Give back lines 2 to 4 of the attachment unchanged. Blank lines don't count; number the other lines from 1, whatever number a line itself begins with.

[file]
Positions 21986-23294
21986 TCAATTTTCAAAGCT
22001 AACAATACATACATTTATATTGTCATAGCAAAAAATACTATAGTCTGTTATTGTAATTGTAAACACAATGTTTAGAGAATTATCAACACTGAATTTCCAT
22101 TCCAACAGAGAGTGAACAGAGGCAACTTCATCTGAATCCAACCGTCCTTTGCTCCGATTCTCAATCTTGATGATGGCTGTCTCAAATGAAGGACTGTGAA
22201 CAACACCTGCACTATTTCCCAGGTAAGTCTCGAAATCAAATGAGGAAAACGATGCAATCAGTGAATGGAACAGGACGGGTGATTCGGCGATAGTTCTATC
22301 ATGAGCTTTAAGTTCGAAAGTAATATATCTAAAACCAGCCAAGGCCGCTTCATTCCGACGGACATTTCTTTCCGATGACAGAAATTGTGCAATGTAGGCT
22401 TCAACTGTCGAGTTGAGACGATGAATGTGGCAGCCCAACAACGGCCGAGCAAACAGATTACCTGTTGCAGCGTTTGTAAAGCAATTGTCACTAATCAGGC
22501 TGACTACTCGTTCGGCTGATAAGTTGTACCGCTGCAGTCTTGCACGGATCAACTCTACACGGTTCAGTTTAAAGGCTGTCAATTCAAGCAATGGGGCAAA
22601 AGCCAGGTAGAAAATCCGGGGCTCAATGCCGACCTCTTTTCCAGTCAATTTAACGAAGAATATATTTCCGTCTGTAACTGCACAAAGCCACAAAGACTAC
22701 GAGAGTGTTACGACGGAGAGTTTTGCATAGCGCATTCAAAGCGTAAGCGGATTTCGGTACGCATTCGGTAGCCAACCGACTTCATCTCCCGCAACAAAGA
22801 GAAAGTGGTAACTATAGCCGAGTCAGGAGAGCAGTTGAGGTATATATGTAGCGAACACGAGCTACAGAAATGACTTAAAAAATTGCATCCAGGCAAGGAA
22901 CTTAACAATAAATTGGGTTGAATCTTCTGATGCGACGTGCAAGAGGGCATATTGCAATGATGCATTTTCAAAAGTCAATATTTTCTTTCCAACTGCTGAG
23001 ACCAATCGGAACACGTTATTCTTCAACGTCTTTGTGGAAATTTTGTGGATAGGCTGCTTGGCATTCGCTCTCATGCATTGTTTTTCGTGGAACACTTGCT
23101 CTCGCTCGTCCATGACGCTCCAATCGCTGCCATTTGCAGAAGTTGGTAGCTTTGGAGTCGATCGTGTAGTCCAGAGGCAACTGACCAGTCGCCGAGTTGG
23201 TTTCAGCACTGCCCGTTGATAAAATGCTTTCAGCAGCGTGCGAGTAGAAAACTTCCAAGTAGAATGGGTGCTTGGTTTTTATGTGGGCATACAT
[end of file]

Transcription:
21986 TCAATTTTCAAAGCT
22001 AACAATACATACATTTATATTGTCATAGCAAAAAATACTATAGTCTGTTATTGTAATTGTAAACACAATGTTTAGAGAATTATCAACACTGAATTTCCAT
22101 TCCAACAGAGAGTGAACAGAGGCAACTTCATCTGAATCCAACCGTCCTTTGCTCCGATTCTCAATCTTGATGATGGCTGTCTCAAATGAAGGACTGTGAA